Over the last few years, large corporations have come to exert enormous power over the ability of citizens to speak their minds. Working-class people have been fired from their jobs because social media mobs wrongly accused them of having extremist sympathies. Banks have dissolved the accounts of customers whose political views they found to be distasteful. Comedians who had long ago booked venues were told that they could not take the stage hours before their sold-out shows.
It is possible that even more draconian punishments could eventually face those who make themselves unpopular. If a bank can refuse to maintain your account on the basis of your political views, why couldn’t an airline decide to deny you boarding or a supermarket ban you from its premises for the same reason?
Debates about free speech often centre around the role of the state. There is good reason for that. States exercise enormous powers, and their willingness to jail people for offensive remarks is on the rise, especially in the United Kingdom. In 2021, for example, police officers in Merseyside posed in front of a giant billboard that read: “BEING OFFENSIVE IS AN OFFENCE”. But philosophers who care about free speech have always recognised that the ability to speak your mind can as easily be threatened by private actors. As John Stuart Mill wrote in On Liberty, society “practises a social tyranny more formidable than many kinds of political oppression, since though not usually upheld by such extreme penalties, it leaves fewer means of escape, penetrating much more deeply into the details of life, and enslaving the soul itself”.
Citizens who are fired or can no longer access basic financial services like credit cards usually have little or no recourse
There is also less of a check on the power of private actors. Citizens accused of violating state-sponsored restrictions on free speech at least have a chance to defend themselves in a court of law. By contrast, citizens who are fired or can no longer access basic financial services like credit cards usually have little or no recourse. Their fate hinges on anonymous people making decisions in accordance with rules and procedures that may not even be public.
Anybody who cares about upholding a genuine culture of free speech must therefore care about reining in the ability of private actors to punish people for expressing unpopular views or to police the boundaries of legitimate debate. Thankfully, governments can help to constrain private power without overstepping the strict limits on what they themselves can legitimately do in this realm.
The first step should be to ban companies from firing their employees for saying unpopular things. Governments could accomplish this by including the political views of employees in the list of protected characteristics, as some jurisdictions in the United States, such as Seattle, have already done.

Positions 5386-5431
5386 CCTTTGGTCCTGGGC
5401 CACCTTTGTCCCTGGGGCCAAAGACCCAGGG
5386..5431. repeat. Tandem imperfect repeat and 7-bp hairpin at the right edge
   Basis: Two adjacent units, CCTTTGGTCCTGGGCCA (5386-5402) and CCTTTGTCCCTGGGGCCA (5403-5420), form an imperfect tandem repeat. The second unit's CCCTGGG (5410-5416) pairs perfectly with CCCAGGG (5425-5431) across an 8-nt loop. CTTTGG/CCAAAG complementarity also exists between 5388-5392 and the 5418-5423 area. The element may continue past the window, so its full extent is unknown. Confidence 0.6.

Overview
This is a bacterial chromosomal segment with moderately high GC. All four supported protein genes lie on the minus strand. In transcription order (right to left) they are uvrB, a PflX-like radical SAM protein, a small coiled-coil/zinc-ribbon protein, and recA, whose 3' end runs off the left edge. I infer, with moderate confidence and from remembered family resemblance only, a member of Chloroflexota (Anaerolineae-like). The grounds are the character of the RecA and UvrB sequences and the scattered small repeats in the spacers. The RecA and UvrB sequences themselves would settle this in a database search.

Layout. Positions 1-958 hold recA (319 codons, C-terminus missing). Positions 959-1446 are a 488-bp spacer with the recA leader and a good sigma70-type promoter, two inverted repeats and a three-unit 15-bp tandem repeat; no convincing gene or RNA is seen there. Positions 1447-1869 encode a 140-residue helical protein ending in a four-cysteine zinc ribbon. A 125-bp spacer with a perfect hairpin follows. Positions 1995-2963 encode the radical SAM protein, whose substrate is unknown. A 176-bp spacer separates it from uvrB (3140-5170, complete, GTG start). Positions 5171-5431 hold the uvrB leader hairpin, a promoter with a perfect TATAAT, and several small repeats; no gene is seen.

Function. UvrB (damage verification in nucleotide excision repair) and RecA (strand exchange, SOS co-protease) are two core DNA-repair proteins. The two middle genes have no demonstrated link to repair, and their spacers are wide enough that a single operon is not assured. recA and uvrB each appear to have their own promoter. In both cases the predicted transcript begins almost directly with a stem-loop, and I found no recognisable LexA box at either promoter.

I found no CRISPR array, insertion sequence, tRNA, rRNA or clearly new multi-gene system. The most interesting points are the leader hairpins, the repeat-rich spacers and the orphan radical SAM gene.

Employers should be able to restrict what their staff do or say while they are on the job. But unless the nature of their work is openly political — as might, for example, be the case for a campaigning organisation — they should not be able to fire their employees for views they express in private. This would go a long way towards giving citizens the confidence to express themselves without fear of material ruin.
Second, financial institutions such as banks, credit card companies and online payment processing services effectively serve as public utilities. Anybody who wants to engage in basic commercial transactions, from renting a car to booking a flight, needs a credit card. Anybody who wants to earn income online needs to use a payment processing company. People who are barred from using these services would be unable to go about their daily lives, to travel freely, or to maintain a viable business. Therefore, these companies should — like other public utilities — be banned from declining to do business with would-be customers on political grounds. Though they must be allowed to refuse service to customers on commercial grounds, such as a persistent refusal to pay their bills, they should not be able to do so because they disapprove of their views.
One response to these concerns is to suggest that the victims of these sanctions deserve their fate. Many should be judged harshly for their actions. The content they spread may be hateful, and they might have committed the actions of which they stand accused.
But a key question about a regime of censorship, formal or informal, is always whether there is reason to believe that the would-be censors will consistently be on the side of the noble and truthful. The answer to that question is inevitably that there is no reason to trust that this will be the case.
Those who are in a position to censor are, almost by definition, privileged and powerful. To assume that they will stand on the side of the weak or the oppressed is deeply naïve. And for that reason, only a society that curtails the untrammeled power corporations enjoy over our public discourse and our livelihoods will be genuinely free.
Yascha Mounk is a German-American political scientist. His new book, The Identity Trap, is published by Penguin